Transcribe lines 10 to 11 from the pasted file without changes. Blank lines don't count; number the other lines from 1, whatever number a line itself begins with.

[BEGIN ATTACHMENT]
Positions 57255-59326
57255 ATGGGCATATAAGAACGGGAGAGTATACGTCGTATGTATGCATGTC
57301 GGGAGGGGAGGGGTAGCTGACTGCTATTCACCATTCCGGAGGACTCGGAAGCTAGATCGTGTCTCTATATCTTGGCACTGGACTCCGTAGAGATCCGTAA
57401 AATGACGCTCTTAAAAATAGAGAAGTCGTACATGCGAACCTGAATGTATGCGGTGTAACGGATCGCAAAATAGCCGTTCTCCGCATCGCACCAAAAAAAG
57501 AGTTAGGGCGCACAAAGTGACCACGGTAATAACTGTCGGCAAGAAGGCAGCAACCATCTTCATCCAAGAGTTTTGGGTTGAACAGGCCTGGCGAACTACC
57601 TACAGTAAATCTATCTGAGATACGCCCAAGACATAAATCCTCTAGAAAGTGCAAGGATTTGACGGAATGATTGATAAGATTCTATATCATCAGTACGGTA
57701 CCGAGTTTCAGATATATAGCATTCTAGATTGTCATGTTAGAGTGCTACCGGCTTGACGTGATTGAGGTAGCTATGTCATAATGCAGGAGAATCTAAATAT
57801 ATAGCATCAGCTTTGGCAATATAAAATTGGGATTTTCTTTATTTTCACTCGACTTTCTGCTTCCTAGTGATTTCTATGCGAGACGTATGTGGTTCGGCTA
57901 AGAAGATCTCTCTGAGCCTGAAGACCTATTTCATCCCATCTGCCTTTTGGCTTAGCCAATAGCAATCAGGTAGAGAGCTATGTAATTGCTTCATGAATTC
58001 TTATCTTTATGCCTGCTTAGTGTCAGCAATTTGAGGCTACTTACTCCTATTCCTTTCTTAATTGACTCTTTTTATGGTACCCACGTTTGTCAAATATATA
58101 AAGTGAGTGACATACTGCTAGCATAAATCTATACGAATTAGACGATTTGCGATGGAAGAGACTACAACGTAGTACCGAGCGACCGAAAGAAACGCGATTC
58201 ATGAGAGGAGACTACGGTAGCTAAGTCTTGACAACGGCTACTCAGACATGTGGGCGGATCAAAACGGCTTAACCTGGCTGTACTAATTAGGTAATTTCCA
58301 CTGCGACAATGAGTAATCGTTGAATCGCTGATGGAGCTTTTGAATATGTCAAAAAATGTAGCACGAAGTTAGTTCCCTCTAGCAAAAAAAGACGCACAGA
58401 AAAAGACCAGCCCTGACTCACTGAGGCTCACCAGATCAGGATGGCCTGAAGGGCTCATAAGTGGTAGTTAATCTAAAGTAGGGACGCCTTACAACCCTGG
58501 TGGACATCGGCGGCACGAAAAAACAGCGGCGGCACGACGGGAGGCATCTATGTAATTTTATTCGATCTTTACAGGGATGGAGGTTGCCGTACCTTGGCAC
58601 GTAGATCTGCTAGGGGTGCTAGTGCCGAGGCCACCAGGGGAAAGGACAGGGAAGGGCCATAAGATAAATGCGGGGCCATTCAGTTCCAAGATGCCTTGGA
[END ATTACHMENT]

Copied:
58001 TTATCTTTATGCCTGCTTAGTGTCAGCAATTTGAGGCTACTTACTCCTATTCCTTTCTTAATTGACTCTTTTTATGGTACCCACGTTTGTCAAATATATA
58101 AAGTGAGTGACATACTGCTAGCATAAATCTATACGAATTAGACGATTTGCGATGGAAGAGACTACAACGTAGTACCGAGCGACCGAAAGAAACGCGATTC